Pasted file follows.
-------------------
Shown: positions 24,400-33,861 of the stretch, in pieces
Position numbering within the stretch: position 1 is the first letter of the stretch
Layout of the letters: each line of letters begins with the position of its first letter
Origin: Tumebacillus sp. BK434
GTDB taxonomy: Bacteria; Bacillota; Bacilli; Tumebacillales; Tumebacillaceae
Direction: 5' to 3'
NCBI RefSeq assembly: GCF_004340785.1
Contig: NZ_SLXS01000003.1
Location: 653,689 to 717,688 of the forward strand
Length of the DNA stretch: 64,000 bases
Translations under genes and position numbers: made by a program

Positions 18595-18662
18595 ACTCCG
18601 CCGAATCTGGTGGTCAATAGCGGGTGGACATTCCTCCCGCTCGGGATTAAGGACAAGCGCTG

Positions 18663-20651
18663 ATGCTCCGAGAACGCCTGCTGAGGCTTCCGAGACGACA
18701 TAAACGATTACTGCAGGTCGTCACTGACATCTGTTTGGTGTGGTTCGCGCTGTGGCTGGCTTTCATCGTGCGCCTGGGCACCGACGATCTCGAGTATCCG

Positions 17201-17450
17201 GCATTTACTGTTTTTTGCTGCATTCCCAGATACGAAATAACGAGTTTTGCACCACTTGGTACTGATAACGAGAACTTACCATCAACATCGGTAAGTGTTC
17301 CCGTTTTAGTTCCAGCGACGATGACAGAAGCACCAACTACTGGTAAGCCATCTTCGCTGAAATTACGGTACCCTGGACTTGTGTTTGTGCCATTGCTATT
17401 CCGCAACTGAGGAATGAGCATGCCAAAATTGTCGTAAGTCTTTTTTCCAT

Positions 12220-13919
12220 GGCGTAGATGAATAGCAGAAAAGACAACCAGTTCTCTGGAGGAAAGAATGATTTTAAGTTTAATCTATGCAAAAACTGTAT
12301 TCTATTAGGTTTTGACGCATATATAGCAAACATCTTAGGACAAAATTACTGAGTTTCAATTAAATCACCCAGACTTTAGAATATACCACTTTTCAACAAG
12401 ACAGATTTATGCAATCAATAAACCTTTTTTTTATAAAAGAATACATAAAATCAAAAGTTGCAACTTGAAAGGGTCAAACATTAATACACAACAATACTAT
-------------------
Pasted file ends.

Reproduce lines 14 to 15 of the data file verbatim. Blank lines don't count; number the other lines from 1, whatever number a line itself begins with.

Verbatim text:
18601 CCGAATCTGGTGGTCAATAGCGGGTGGACATTCCTCCCGCTCGGGATTAAGGACAAGCGCTG

Positions 18663-20651